Tuesday, 08 August 2023 08:55

WMS sold but it's business as usual

Written by  Sudesh Kissun
WMS executive chairman Jamie Mikkelson retains his role under the new owners. WMS executive chairman Jamie Mikkelson retains his role under the new owners.

Iconic Kiwi company Waikato Milking Systems (WMS) has been sold to an Italian conglomerate but it's business as usual for the milking solutions provider.

In May, it was announced that Interpump Group, a global company listed on the Milan Stock Exchange, had paid around $54 million for WMS to joint owners - Tainui Group, Ngai Tahu Capital and Pioneer Capital.

WMS executive chairman Jamie Mikkelson, who retains his role under the new owners, says the acquisition is part of Interpump's continual investment into the food production sector.

He says Interpump was attracted to WMS, a well-performing business which had more than doubled its business to $80m in the last four years.

Interpump is also keen on WMS' strategy to invest in dairy technology and software tools developed for precision dairy farming.

This includes ErgoPOD, touted as a step change in milking that revolutionises the way cups are presented and managed in the milking shed. The ErgoPOD prototype won the 2023 Prototype Award at the Fieldays Innovation Award in June.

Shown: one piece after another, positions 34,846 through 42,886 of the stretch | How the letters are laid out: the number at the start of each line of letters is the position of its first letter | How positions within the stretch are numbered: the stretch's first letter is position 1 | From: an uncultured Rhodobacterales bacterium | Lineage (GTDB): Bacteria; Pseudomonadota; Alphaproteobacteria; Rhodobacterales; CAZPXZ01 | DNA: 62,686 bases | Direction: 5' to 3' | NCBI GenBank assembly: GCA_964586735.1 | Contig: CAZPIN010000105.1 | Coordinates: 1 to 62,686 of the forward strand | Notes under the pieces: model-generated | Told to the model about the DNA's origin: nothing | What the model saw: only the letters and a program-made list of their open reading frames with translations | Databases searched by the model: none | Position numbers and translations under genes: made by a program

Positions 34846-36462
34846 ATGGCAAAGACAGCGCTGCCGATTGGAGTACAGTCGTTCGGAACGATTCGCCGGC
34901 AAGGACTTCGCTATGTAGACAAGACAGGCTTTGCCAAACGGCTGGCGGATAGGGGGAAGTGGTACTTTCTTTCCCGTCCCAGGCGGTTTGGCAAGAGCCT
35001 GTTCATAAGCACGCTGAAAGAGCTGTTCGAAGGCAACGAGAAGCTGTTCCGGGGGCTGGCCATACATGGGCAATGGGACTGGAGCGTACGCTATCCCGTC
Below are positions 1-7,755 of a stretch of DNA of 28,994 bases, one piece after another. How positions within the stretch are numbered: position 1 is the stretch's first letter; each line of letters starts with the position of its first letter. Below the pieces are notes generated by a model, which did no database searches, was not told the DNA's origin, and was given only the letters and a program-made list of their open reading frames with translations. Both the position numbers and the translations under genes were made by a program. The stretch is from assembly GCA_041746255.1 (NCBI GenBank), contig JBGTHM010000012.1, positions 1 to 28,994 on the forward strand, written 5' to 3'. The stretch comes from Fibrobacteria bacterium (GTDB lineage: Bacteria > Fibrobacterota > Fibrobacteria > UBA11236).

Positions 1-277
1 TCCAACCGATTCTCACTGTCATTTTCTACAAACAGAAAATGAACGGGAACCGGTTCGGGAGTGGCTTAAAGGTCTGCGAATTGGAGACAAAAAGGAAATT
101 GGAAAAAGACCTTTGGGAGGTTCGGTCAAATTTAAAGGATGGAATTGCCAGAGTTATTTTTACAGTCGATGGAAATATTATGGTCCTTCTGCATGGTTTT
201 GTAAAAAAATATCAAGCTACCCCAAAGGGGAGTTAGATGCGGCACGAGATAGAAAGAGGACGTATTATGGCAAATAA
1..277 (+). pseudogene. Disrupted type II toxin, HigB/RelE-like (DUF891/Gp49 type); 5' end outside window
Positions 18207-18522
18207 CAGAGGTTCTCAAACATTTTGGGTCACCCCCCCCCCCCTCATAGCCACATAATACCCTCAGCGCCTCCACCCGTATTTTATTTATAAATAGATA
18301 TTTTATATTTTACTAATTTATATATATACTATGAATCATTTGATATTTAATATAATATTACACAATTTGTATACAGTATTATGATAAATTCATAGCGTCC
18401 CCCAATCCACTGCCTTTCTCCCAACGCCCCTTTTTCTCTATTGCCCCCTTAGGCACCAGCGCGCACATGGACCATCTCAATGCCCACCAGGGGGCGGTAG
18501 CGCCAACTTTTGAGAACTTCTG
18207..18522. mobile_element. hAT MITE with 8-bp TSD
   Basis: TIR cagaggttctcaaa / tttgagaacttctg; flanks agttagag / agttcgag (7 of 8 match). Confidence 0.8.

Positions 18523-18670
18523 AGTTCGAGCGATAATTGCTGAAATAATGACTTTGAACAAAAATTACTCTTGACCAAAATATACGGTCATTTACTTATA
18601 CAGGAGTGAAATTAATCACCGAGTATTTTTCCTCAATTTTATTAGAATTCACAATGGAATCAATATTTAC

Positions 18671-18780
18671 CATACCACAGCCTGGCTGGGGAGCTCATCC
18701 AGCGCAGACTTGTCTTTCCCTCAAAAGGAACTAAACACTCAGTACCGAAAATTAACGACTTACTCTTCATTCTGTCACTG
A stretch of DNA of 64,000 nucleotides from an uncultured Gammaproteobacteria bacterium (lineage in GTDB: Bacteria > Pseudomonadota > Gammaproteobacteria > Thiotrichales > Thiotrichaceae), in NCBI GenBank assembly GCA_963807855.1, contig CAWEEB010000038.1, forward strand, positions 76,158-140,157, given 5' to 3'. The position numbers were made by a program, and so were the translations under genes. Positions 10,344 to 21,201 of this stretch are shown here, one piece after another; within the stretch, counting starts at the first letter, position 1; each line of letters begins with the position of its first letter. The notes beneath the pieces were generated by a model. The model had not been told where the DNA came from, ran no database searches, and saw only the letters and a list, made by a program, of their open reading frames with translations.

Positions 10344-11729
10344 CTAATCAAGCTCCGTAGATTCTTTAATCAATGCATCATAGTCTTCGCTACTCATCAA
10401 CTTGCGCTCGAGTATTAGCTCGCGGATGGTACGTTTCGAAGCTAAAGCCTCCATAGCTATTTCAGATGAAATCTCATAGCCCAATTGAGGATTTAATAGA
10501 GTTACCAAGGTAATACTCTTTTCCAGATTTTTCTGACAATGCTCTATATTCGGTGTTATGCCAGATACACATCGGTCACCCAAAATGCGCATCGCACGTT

A result of four years of research, ErgoPOD is said to halve the time to apply milking cups, remove multiple hazards for a cow entering and leaving the milking platform, provide opportunities for precise measurement and control of milk quality, and speed up the process of a cow exiting a rotary milking platform.

Mikkelson says the result is an internationally viable product that enables faster, safer milking by a wider labour pool.

"We are now in a great position to push on through the remaining stages of development over the next 18 months towards a game-changing market entry," he says.

WMS is Interpump's first acquisition in New Zealand. Two of the company subsidiaries - high pressure pump maker Hammelmann and stainless steel processing line maker INOXPA - have a presence in Australia.

Mikkelson says Interpump isn't in the business of buying companies and then offloading them for a quick profit.

"They are a long-term investor, they have high expectations around performance, but they don't come in and change the name of the company," he says.

"They expect the company to continue under its on name and management team and for the business to grow.

"As long as the business performs in line with expectation, they reinvest profits in the company as per the strategy."

For WMS, the new owners also open new markets and sales channels, including in countries like India and Mainland Europe.

Mikkelson says Interpump sales teams around the globe can help the WMS brand in untapped markets.

Interpump's website says it's the world's largest producer of professional high-pressure piston pumps and a global player in the market of hydraulic components.

It was founded in 1977 by Fulvio Montipo who still holds a 25% stake in the listed company.

"We proceed in our growth and diversification path from both a geographical and a market point of view.

"We enhance [our] presence in Oceania, and we take another step in the food and beverage application sector," says Montipo on the purchase of WMS.

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